Centre for Law and Genetics
The biotechnology industry, in all its sectors, is increasingly global in its corporate structures and its sphere of influence. Consequently, there is a range of issues relating to the industry’s research and development that have the potential to impact significantly on humanity and the global environment. Global, multidisciplinary collaboration will be key to identifying and addressing these multifaceted ethical, legal and social implications. It is with this in mind that the Centre for Law and Genetics is hosting this important Biotechnology, Ethics, Law & Society (BELS) Network. All those working in the field are invited to join colleagues from around the world in an online community.
The Network’s membership so far consists of leading scholars in a range of relevant disciplines, including law, ethics, sociology, epidemiology, medicine, genetics, political science, philosophy, social work and management. Its scope is international, with scholars from Australia, Canada, India, Japan, Korea, Malaysia, New Zealand, Spain, the UK and the USA. Through its members the Network is linked to key institutions across the globe.
The BELS Network had its genesis in 2004 (formerly BHENELSI) through a collaborative effort between the Centre for Law and Genetics (University of Tasmania), the Sydney School of Law (University of Sydney) and the Centre for Values, Ethics & the Law in Medicine (University of Sydney).
The key aim of the BELS Network is to facilitate multidisciplinary, international dialogue and collaboration between scholars and professionals concerned with the ethical, legal and social implications of biotechnology. This dialogue and collaboration could range from informing colleagues of new developments, to establishing an open Forum discussion, to seeking out individuals with, for example, a particular expertise - perhaps simply for advice or to collaborate in a research proposal. The extent to which the Network achieves this aim is clearly in the hands of its members.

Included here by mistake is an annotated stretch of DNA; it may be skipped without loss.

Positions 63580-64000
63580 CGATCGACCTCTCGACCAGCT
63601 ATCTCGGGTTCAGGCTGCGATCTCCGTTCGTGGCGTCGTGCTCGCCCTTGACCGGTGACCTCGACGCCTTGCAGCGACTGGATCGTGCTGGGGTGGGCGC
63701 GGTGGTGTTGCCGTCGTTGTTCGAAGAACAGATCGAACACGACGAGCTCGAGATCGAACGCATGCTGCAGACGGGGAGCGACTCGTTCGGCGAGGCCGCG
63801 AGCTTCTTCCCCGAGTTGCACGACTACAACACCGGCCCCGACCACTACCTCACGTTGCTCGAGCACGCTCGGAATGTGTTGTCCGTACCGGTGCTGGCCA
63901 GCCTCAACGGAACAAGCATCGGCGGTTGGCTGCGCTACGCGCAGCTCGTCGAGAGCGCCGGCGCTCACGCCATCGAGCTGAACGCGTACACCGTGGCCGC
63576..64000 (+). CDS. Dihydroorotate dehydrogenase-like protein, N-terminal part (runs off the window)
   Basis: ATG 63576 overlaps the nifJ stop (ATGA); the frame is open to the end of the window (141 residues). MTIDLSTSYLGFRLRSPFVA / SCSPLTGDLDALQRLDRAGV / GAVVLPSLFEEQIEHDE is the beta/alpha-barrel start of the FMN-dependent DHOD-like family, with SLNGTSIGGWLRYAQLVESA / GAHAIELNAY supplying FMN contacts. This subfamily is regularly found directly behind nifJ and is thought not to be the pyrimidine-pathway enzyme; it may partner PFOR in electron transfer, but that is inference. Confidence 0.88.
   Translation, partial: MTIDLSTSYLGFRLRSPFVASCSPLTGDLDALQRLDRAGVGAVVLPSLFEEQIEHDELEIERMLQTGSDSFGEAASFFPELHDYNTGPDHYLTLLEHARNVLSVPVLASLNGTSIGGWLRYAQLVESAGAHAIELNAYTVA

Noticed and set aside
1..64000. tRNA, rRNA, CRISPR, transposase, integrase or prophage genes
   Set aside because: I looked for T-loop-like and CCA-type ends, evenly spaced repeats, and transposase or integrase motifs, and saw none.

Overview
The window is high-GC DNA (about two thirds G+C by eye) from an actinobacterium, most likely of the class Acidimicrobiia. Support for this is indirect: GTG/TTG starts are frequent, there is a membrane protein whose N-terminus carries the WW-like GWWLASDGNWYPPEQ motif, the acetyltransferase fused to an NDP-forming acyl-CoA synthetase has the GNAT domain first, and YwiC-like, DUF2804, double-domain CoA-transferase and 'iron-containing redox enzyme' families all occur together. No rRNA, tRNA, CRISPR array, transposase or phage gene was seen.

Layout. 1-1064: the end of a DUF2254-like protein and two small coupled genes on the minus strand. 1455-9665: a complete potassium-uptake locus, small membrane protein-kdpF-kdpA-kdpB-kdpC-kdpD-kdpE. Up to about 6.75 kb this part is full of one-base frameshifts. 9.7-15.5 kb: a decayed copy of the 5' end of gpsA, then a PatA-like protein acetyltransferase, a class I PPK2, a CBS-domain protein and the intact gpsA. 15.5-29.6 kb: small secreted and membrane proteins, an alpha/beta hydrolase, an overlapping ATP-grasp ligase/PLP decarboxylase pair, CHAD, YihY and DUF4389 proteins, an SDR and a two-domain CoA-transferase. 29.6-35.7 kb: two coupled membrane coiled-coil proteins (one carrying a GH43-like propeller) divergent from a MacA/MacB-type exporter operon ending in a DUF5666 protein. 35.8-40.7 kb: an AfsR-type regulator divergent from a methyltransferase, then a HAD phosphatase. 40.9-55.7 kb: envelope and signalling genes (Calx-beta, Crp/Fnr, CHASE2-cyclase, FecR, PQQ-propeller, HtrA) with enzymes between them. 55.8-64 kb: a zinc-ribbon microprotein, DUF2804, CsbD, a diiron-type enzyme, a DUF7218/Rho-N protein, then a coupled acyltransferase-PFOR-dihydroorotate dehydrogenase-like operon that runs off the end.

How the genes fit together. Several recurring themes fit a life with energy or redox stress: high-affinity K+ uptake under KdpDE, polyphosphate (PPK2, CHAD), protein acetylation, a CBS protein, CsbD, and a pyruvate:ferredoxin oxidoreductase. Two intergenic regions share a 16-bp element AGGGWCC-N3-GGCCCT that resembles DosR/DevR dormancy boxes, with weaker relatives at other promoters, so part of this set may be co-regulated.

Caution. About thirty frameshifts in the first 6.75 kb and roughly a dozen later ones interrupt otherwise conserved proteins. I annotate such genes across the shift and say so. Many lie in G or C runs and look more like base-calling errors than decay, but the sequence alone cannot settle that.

Browse and search facility
Both members and non-members have access to the Members page and the browse and search facilities provided. Individual members’ profiles can be browsed (by clicking on the link next to their name) or searched. The profiles provide information on the individual’s title, institution(s), expertise, discipline(s), research projects, relevant publications, memberships and positions. The search facility will provide a list of members whose profiles fit the search parameters in any of the above categories.
The Forum is open to members only. This facility allows members to post notices (such as conference announcements, new publications, job vacancies) and establish online discussion groups aimed at, for example, seeking input to a problem from different perspectives, developing collaborative research proposals, or producing collaborative publications, submissions, policy recommendations and other documents.
If you would like to be a part of this endeavour, please follow the link on the Members page to the membership policy and application.
The Australian Research Council (ARC) provided seed funding for the Network in 2004. In 2005, further funding from the ARC provided for an integration of the Network’s online presence into the CLG website, and improved access and functionality for both Network members and the general public.
Thanks go to Justice Michael Kirby (High Court of Australia) and Professor David Weisbrot (Australian Law Reform Commission) for their support and encouragement from the very start of the project.
Thanks also to the many international collaborators that provided input, advice and encouragement. In particular, Professor Deryck Beyleveld (University of Sheffield), Professor Carole Browner (University of California), Professor Ruth Chadwick (Lancaster University), Professor Robert Dingwall (University of Nottingham), Professor Jeffery Kahn (University of Minnesota), Professor Bartha Knoppers (University of Toronto), Professor Alan Petersen (University of Plymouth), Professor Andrew Webster (University of York), and Professor Jeong-ro Yoon (Korean Advanced Institute of Science and Technology).
And finally, thanks to all the Australian collaborators – too many to mention – that contributed so much to the development of the Network, in particular the Management Team (now disbanded) that coordinated the work:
Professor Don Chalmers (Convenor), Dr Mark Stranger (Administrator), Professor Margaret Otlowski and Dr Dianne Nicol (University of Tasmania)
Professor Ben Boer, Associate Professor Belinda Bennett and Associate Professor Ian Kerridge (University of Sydney) Associate Professor Susan Dodds (University of Wollongong) Professor Wayne Hall (University of Queensland)